Cory Toatley didn’t plan to start a business. He was chasing a memory.
Surely there must be a candle with the elusive scent of an incense burned by his college roommate. But if there was, he couldn’t find it. And so, Toatley, a blend of creative old soul and self-reliant Texan, set out to make one.
That first candle-making class in 2012, and a second the following year, weren’t about making money. He was following his nose, hoping to create a candle that smelled like Nag Champa, an Indian fragrance used in temples and ashrams.
Flash forward three years: Over a series of Saturdays last fall, Toatley and several dozen other would-be entrepreneurs gathered at the University of Houston’s Melcher Hall for a crash course in business, learning about the financing, legal issues and accounting principles that could help him move Alchemy Candle Co. from a hobby to a business.
The popular program, known as SURE™, Stimulating Urban Renewal through Entrepreneurship, is part of the University’s Third Ward Initiative, intended to empower the community to build upon its own strengths.
Saleha Khumawala, Robert Grinaker Professor of Accounting at the C. T. Bauer College of Business, is founding director of the program, using graduate business students to teach financial literacy, help the participants create business plans and otherwise offer assistance.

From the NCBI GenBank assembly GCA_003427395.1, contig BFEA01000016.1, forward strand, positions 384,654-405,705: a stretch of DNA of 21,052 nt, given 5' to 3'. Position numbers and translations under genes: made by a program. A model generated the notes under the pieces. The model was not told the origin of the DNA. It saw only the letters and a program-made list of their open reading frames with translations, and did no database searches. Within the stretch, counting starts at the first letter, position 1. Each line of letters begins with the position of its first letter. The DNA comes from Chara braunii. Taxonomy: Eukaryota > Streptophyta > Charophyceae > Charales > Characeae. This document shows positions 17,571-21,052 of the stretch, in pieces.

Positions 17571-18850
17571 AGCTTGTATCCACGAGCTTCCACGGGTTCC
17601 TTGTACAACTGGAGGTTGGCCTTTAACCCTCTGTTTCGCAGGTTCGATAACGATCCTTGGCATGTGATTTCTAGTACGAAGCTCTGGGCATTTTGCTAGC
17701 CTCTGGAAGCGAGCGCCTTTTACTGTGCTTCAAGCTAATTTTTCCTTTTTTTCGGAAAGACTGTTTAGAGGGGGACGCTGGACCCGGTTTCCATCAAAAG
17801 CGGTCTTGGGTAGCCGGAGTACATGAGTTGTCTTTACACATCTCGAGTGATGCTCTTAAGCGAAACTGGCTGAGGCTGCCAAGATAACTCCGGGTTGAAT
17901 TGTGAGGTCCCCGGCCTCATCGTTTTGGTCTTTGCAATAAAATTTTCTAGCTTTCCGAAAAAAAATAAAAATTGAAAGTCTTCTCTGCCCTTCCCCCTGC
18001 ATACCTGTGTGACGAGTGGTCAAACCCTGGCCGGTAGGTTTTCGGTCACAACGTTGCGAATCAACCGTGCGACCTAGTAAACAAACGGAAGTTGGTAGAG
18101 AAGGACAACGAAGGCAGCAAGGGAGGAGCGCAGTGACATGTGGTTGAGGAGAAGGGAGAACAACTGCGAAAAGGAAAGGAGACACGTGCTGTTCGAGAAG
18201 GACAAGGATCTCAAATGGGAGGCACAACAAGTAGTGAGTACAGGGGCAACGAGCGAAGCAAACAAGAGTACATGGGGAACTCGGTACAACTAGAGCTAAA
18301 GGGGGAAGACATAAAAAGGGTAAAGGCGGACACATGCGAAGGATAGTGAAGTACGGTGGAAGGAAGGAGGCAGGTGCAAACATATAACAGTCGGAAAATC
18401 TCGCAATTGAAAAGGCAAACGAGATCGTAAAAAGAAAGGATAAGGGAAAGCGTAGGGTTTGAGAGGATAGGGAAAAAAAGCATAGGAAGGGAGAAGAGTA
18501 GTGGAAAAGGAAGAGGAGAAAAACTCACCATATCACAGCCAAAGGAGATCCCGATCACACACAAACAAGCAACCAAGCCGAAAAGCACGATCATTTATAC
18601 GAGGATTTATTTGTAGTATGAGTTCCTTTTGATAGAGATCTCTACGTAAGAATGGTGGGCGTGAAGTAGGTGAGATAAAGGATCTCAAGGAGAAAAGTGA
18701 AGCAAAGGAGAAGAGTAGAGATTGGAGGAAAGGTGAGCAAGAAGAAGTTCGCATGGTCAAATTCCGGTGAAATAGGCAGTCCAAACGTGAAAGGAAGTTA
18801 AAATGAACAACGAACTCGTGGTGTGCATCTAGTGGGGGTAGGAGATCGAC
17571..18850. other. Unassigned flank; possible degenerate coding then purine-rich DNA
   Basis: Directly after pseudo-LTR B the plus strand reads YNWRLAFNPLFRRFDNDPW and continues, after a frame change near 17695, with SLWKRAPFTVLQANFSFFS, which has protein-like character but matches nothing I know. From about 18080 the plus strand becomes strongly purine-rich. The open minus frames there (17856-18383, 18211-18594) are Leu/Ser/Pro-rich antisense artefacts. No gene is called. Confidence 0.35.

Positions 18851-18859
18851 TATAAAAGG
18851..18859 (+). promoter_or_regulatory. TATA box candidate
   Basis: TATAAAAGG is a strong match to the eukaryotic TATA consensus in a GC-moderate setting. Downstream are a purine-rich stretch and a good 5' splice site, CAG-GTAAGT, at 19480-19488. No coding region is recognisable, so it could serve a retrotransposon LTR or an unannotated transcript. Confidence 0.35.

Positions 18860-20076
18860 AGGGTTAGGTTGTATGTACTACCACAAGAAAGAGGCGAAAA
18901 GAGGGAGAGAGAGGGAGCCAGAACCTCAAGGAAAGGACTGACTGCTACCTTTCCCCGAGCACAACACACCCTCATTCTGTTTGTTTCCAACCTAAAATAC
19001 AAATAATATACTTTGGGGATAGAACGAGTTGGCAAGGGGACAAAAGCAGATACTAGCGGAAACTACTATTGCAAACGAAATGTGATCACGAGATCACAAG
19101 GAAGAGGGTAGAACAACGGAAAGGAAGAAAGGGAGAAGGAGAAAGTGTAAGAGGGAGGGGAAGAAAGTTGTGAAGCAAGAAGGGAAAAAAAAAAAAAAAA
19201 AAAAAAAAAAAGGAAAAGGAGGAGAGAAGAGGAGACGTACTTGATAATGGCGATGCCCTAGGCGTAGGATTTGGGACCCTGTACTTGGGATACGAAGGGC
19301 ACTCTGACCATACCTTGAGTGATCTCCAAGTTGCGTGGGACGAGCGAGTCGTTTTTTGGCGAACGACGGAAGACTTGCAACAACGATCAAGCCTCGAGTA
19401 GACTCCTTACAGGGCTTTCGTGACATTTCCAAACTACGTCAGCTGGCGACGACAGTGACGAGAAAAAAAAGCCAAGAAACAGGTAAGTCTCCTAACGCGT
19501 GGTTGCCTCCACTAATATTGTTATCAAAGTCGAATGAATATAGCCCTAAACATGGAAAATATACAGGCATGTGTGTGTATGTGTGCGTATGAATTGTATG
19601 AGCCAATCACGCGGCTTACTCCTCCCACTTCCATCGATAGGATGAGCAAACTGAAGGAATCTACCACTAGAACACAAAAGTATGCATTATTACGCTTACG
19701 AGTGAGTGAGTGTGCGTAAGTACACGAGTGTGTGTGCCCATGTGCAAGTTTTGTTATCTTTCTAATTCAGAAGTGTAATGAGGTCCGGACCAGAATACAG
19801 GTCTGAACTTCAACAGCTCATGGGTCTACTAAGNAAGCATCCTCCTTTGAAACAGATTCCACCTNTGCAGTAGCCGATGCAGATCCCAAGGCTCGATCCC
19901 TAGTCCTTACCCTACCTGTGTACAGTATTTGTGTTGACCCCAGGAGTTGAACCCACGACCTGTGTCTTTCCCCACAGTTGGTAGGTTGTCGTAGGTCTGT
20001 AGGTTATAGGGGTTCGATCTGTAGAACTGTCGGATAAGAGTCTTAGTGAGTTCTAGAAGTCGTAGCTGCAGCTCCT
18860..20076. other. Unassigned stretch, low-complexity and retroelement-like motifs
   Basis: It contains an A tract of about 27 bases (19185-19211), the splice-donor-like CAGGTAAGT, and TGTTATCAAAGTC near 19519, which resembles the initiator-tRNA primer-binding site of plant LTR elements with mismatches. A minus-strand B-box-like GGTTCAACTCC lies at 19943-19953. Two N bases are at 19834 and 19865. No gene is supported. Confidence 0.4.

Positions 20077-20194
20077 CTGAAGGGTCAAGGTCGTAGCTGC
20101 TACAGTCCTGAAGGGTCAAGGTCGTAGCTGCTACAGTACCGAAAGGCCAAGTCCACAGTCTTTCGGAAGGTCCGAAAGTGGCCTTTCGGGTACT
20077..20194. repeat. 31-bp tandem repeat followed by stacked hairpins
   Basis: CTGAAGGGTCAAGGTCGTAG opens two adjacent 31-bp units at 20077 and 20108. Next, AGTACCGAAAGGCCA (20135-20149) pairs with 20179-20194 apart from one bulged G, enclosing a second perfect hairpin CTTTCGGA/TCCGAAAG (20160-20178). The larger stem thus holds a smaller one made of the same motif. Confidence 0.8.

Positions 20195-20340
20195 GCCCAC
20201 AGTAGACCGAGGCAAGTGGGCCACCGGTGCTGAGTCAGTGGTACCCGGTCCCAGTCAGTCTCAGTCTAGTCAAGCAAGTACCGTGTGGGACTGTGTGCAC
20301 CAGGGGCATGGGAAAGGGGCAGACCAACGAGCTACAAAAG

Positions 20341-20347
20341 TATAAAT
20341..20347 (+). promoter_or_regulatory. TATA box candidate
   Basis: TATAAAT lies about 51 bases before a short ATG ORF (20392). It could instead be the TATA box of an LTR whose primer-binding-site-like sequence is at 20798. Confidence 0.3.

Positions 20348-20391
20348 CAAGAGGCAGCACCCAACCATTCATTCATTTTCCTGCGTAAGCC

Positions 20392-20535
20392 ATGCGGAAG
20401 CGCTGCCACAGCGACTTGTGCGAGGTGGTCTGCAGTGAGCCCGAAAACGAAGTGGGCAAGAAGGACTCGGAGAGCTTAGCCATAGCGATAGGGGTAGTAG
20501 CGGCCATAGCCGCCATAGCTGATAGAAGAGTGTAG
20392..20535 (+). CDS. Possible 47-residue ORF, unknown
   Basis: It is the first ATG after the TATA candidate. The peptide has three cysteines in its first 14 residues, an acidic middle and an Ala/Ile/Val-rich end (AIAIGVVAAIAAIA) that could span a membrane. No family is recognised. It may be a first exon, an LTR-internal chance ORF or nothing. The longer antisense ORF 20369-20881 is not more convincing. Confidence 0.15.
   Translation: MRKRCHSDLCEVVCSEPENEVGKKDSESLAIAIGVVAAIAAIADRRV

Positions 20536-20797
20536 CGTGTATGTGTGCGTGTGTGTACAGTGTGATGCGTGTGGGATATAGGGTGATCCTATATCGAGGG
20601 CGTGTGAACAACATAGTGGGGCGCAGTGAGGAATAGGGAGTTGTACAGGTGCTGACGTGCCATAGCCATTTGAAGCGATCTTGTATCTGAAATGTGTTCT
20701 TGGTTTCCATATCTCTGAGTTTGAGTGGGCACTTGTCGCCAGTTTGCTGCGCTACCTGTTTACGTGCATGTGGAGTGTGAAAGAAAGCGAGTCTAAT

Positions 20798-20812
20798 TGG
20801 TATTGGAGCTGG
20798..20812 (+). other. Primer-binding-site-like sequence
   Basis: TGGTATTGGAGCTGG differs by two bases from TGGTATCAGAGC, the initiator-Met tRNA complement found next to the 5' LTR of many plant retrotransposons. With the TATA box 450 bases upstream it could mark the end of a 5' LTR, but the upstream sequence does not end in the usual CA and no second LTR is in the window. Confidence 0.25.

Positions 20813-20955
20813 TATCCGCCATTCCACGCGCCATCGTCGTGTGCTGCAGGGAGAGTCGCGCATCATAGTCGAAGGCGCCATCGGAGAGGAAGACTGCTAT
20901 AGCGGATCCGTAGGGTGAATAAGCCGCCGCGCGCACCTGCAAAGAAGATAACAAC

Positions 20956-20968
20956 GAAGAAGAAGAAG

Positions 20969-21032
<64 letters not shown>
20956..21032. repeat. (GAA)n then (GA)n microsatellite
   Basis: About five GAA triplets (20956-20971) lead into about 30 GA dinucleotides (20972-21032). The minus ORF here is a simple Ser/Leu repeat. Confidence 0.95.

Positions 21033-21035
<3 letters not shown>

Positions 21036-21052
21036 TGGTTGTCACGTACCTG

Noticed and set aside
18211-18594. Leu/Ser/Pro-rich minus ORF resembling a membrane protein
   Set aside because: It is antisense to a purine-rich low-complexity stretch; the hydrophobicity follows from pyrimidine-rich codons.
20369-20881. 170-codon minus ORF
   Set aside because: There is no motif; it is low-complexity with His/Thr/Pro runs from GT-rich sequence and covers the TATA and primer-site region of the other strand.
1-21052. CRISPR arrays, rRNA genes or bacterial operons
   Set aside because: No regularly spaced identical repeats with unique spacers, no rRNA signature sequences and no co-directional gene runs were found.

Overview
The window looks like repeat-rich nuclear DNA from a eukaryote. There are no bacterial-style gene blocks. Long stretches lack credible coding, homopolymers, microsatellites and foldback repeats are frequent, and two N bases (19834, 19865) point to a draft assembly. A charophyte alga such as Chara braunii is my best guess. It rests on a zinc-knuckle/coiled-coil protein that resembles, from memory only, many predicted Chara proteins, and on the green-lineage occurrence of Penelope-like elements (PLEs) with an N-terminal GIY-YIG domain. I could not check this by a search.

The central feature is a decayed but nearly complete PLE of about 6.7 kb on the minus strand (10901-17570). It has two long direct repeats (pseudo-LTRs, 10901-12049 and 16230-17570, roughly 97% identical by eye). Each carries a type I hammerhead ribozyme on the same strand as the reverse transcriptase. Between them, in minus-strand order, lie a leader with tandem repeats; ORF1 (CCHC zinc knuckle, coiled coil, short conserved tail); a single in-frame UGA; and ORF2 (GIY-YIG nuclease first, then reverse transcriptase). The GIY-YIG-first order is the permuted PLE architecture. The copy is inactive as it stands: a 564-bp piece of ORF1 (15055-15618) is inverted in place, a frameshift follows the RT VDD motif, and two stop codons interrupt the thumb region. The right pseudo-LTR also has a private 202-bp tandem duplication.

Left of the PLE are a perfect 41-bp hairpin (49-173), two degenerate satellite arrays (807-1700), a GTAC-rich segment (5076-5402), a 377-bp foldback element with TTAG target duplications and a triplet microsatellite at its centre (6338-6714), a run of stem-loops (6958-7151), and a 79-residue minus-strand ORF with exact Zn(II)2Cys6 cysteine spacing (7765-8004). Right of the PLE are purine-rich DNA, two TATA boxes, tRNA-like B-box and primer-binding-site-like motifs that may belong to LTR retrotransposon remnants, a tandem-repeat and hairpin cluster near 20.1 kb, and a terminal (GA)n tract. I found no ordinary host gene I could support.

The goal is not to fight change but to ensure the changing neighborhood remains welcoming to long-time residents.
People must meet three requirements to qualify: have a concrete business idea, evidence they are serious about it and a commitment to an underserved area. About one-third of the fall class, including Toatley, were referred by the Emancipation Economic Development Council, part of a coalition of nonprofit groups working to strengthen the historically African-American community as gentrification encroaches.
They ranged from a certified electrician trying to launch a general contracting business to a property owner interested in opening a youth hostel. Several have fledgling tutoring businesses, reflecting efforts to improve educational outcomes in the Third Ward.
Like Toatley, Landi Spearman was referred to the program by the Emancipation EDC. But while Toatley had few concrete plans and no corporate experience, Spearman had worked for years as a real estate broker and human resources manager, recruiting top executives, engineers and other professionals and helping families settle into new homes and new cities.
She was brimming with ambition and armed with her corporate experience—and her knowledge of the stress suffered by families during and after a disruptive move—she had founded Destination 4 Relocation, a turnkey concierge service offering everything from help buying furniture and overseeing home design to providing information about area schools.
Even with a business background, Spearman found strong support for first-time entrepreneurs through SURE™. The networking opportunities, both with other students and with the business leaders who serve as guest lecturers, proved especially valuable.